Major Nigerian newspapers for Tuesday, September 20, are focused on various issues such as the Former First Lady Patience Jonathan threatening to sue the Economic and Financial Crimes Commission (EFCC) and some judges under probe over conflicting judgments.
The Guardian reports that a probe of judges involved in some recent conflicting judgments in the country has begun.
The Chief Justice of Nigeria, Mahmud Mohammed, disclosed this at a special session to mark the commencement of the 2016-2017 legal year and the swearing-in of new Senior Advocates of Nigeria (SANs).
He said the National Judicial Council (NJC) was investigating the affected judges and appropriate actions would be taken at the end of the probe.
The CJN expressed dismay at the growing trend of the disregard for laid down precedent in decisions from various levels of courts, even the appellate court.
Most of the conflicting judgments is said to have emanated from suits instituted by the two factions of the opposition Peoples Democratic Party (PDP) in a bid to resolve their political differences on the party’s national leadership.
The Nation reports that the Minister of Justice and Attorney-General of the Federation Abubakar Malami (SAN), is also worried over the rising trend of conflicting judgments.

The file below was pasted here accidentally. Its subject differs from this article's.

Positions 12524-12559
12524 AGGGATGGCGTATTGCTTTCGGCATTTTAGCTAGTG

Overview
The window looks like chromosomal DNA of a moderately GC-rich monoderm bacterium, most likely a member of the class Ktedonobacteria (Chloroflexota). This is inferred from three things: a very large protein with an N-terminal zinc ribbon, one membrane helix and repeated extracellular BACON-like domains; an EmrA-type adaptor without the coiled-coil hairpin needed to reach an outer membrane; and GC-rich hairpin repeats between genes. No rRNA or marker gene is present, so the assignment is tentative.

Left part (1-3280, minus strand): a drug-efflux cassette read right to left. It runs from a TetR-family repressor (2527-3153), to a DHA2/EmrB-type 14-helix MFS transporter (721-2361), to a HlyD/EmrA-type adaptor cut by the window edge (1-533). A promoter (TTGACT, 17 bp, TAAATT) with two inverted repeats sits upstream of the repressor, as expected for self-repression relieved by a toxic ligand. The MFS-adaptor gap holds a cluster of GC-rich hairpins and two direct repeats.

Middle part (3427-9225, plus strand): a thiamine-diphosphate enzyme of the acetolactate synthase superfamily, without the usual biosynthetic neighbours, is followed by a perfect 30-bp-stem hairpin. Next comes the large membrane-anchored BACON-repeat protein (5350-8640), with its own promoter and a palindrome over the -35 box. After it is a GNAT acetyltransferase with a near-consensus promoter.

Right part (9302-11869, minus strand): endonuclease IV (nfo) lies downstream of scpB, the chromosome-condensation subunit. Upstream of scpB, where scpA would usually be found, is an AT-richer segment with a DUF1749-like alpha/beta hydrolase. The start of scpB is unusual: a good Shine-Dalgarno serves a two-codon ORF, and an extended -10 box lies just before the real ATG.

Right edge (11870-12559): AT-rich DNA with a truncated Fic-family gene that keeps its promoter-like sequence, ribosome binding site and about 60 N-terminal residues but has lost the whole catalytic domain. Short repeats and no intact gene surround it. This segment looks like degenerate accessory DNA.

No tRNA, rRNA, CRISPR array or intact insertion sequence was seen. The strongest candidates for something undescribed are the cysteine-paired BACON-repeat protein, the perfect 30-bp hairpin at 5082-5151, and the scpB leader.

The AGF sought the cooperation of the judiciary in the federal government’s fight against corruption and terrorism, while urging them to take steps to discourage activities that may result in the erosion of public confidence in the courts.
The AGF who was represented by the Solicitor General of the Federation (SGF), Taiwo Abidogun, noted that public confidence is important in the justice administration system.
In other news, Patience Jonathan has threatened to sue the EFCC if her bank accounts are not defreezed and a public apology tendered, Daily Sun reports.
She gave the anti-graft agency 14 days from September 18, 2016, to comply or else she will drag it before the African Commission on Human and Peoples Rights in The Gambia.
According to her attorneys, the commission had no right to freeze her accounts since Patience was not charged with any economic or financial crimes and she had not been invited to make any statement on the seized funds.
On the front page of The Punch is the headline, “Manufacturers back Finance ministers call for interest rate cut.”